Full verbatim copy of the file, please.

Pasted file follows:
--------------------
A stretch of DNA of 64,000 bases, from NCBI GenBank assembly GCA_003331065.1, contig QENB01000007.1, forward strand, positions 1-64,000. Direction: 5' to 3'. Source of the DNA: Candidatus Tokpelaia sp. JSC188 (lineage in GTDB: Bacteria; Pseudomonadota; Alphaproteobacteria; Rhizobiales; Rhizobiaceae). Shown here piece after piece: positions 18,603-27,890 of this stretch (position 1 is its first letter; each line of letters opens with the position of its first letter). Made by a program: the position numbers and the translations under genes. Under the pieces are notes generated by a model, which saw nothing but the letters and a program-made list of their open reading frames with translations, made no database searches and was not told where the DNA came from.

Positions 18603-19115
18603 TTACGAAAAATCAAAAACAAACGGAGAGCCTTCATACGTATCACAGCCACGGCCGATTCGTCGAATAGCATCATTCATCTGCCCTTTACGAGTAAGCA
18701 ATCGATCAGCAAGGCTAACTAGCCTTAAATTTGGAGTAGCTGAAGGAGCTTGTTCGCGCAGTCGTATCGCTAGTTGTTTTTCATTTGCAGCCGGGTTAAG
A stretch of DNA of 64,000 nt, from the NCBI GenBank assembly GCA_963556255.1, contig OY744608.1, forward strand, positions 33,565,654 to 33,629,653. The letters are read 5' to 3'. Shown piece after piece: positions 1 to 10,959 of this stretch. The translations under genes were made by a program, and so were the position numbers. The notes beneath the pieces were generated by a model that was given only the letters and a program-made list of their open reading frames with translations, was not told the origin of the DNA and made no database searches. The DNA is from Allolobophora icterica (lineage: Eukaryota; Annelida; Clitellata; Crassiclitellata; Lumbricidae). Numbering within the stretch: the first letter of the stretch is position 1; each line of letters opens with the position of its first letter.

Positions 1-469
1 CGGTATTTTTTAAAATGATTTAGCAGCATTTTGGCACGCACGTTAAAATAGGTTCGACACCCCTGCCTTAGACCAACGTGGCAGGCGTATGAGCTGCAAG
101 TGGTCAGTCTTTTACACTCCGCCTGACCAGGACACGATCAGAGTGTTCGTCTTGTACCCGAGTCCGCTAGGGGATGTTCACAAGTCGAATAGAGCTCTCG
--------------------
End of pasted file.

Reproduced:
A stretch of DNA of 64,000 bases, from NCBI GenBank assembly GCA_003331065.1, contig QENB01000007.1, forward strand, positions 1-64,000. Direction: 5' to 3'. Source of the DNA: Candidatus Tokpelaia sp. JSC188 (lineage in GTDB: Bacteria; Pseudomonadota; Alphaproteobacteria; Rhizobiales; Rhizobiaceae). Shown here piece after piece: positions 18,603-27,890 of this stretch (position 1 is its first letter; each line of letters opens with the position of its first letter). Made by a program: the position numbers and the translations under genes. Under the pieces are notes generated by a model, which saw nothing but the letters and a program-made list of their open reading frames with translations, made no database searches and was not told where the DNA came from.

Positions 18603-19115
18603 TTACGAAAAATCAAAAACAAACGGAGAGCCTTCATACGTATCACAGCCACGGCCGATTCGTCGAATAGCATCATTCATCTGCCCTTTACGAGTAAGCA
18701 ATCGATCAGCAAGGCTAACTAGCCTTAAATTTGGAGTAGCTGAAGGAGCTTGTTCGCGCAGTCGTATCGCTAGTTGTTTTTCATTTGCAGCCGGGTTAAG
A stretch of DNA of 64,000 nt, from the NCBI GenBank assembly GCA_963556255.1, contig OY744608.1, forward strand, positions 33,565,654 to 33,629,653. The letters are read 5' to 3'. Shown piece after piece: positions 1 to 10,959 of this stretch. The translations under genes were made by a program, and so were the position numbers. The notes beneath the pieces were generated by a model that was given only the letters and a program-made list of their open reading frames with translations, was not told the origin of the DNA and made no database searches. The DNA is from Allolobophora icterica (lineage: Eukaryota; Annelida; Clitellata; Crassiclitellata; Lumbricidae). Numbering within the stretch: the first letter of the stretch is position 1; each line of letters opens with the position of its first letter.

Positions 1-469
1 CGGTATTTTTTAAAATGATTTAGCAGCATTTTGGCACGCACGTTAAAATAGGTTCGACACCCCTGCCTTAGACCAACGTGGCAGGCGTATGAGCTGCAAG
101 TGGTCAGTCTTTTACACTCCGCCTGACCAGGACACGATCAGAGTGTTCGTCTTGTACCCGAGTCCGCTAGGGGATGTTCACAAGTCGAATAGAGCTCTCG